Medina Azahara مدينة الزهراء‎ : literal meaning “the shining city”) is the ruins of a extensive, fortified Arab Muslim medieval palace-city developed by Abd-ar-Rahman III (912–961), the initial Umayyad Caliph of Córdoba, and situated on the western outskirts of Córdoba, Spain. It was an Arab Muslim medieval city and the de facto money of al-Andalus, or Muslim Spain, as the coronary heart of the administration and governing administration was inside of its partitions.

Created starting in 936-940, the city involved ceremonial reception halls, mosques, administrative and governing administration workplaces, gardens, a mint, workshops, barracks, residences and baths. Water was equipped by aqueducts.

The key motive for its building was politico-ideological: the dignity of the Caliph needed the institution of a new city, a image of his electricity, imitating other Jap Caliphates. Above all, it shown his superiority above his wonderful rivals, the Fatimids of Ifriqiya in Northern Africa, as nicely as the Abbasids in Baghdad. Legend also claims it was developed as a tribute for the Caliph’s most loved wife: Azahara.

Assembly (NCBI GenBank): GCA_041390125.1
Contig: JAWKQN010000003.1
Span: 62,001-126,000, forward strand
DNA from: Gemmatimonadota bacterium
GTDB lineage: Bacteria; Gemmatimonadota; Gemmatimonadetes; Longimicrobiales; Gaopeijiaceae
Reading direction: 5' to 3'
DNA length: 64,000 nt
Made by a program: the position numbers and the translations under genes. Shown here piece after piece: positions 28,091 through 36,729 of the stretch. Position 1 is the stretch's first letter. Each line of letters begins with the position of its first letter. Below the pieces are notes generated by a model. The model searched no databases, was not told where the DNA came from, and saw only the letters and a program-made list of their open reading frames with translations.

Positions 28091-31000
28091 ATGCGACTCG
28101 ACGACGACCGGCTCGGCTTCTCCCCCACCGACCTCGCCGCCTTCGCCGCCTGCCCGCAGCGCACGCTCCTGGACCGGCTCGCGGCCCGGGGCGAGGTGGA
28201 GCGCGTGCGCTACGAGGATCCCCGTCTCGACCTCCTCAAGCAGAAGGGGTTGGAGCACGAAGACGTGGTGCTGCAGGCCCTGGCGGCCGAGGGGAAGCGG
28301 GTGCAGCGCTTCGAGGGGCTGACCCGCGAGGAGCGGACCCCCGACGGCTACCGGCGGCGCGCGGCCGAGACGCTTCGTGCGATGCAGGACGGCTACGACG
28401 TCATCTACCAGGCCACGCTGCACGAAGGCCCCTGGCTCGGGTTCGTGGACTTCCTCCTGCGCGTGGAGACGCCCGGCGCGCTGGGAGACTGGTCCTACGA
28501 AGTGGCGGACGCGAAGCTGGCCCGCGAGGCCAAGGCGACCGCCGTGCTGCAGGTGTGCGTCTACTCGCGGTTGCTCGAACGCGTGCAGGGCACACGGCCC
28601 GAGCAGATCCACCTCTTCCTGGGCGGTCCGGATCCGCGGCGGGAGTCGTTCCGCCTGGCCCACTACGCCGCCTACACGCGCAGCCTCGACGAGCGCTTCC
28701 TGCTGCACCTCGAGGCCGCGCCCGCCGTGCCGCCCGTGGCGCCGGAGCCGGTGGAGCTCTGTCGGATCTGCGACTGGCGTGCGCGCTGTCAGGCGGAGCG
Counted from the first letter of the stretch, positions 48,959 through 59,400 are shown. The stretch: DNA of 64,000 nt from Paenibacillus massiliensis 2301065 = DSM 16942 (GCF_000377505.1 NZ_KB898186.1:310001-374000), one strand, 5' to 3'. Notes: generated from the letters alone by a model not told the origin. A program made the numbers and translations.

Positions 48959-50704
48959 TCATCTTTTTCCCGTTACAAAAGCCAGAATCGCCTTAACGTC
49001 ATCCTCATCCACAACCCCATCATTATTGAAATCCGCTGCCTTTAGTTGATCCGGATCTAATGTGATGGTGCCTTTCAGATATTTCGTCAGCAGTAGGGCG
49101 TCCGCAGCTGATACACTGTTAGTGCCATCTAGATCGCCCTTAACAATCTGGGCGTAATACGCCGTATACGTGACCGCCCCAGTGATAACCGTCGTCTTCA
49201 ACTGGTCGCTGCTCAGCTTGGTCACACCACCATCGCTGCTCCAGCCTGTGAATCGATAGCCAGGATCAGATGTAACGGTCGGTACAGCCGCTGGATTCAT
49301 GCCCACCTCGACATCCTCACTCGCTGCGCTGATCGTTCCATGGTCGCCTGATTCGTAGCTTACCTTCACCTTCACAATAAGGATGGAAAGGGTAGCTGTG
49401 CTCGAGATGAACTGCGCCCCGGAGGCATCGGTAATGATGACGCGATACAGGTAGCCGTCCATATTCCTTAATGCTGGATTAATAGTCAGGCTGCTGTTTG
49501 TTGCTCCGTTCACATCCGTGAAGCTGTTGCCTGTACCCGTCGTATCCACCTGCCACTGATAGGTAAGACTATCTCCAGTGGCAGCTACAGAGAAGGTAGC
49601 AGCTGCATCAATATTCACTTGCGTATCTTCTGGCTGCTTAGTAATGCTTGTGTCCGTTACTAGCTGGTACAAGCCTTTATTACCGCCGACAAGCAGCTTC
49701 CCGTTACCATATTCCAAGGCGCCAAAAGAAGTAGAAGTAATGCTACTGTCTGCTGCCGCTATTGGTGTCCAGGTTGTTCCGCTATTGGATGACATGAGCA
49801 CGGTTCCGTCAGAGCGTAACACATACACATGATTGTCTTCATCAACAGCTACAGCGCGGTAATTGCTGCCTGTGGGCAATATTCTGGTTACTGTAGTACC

The advanced was prolonged for the duration of the reign of Abd ar-Rahman III’s son Al-Hakam II (r. 961-976), but following his loss of life soon ceased to be the key residence of the Caliphs. In 1010 it was sacked in a civil war, and thereafter abandoned, with a lot of components re-utilized somewhere else. Its ruins were excavated setting up from the 1910s. Only about ten % of the 112 hectares (.43 sq mi) have been excavated and restored, but this spot consists of the central spot, with “two caliphal residences, with connected bath complexes, two aristocratic residences, and service quarters … areas connected with the palace guard some big administrative structures … the incredible court advanced presided above by the reception corridor … the wonderful yard areas, and just outside this spot, the congregational mosque”.

A new museum on the edge of the internet site has been developed minimal, with substantially of the place underground, to limit disruption to the sights of the landscape from the ruins, which are also starting to be influenced by modern housing.